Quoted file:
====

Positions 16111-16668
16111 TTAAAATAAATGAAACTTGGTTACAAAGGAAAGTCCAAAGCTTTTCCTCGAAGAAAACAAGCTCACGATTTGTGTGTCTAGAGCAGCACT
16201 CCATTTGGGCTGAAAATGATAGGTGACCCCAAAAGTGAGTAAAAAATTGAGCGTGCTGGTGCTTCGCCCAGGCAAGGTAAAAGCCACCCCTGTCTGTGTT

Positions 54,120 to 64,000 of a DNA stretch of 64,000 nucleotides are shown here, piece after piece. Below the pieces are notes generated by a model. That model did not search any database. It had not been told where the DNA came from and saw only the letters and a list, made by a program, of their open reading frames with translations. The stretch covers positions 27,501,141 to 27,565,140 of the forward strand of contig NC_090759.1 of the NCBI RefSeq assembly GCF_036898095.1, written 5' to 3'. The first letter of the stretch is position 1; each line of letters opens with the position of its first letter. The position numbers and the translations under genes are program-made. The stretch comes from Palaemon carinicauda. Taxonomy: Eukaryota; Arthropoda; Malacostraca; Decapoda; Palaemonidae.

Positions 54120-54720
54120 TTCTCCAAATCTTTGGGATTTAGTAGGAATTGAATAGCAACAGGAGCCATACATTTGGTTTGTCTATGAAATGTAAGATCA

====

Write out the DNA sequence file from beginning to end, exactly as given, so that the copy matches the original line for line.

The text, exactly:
Positions 16111-16668
16111 TTAAAATAAATGAAACTTGGTTACAAAGGAAAGTCCAAAGCTTTTCCTCGAAGAAAACAAGCTCACGATTTGTGTGTCTAGAGCAGCACT
16201 CCATTTGGGCTGAAAATGATAGGTGACCCCAAAAGTGAGTAAAAAATTGAGCGTGCTGGTGCTTCGCCCAGGCAAGGTAAAAGCCACCCCTGTCTGTGTT

Positions 54,120 to 64,000 of a DNA stretch of 64,000 nucleotides are shown here, piece after piece. Below the pieces are notes generated by a model. That model did not search any database. It had not been told where the DNA came from and saw only the letters and a list, made by a program, of their open reading frames with translations. The stretch covers positions 27,501,141 to 27,565,140 of the forward strand of contig NC_090759.1 of the NCBI RefSeq assembly GCF_036898095.1, written 5' to 3'. The first letter of the stretch is position 1; each line of letters opens with the position of its first letter. The position numbers and the translations under genes are program-made. The stretch comes from Palaemon carinicauda. Taxonomy: Eukaryota; Arthropoda; Malacostraca; Decapoda; Palaemonidae.

Positions 54120-54720
54120 TTCTCCAAATCTTTGGGATTTAGTAGGAATTGAATAGCAACAGGAGCCATACATTTGGTTTGTCTATGAAATGTAAGATCA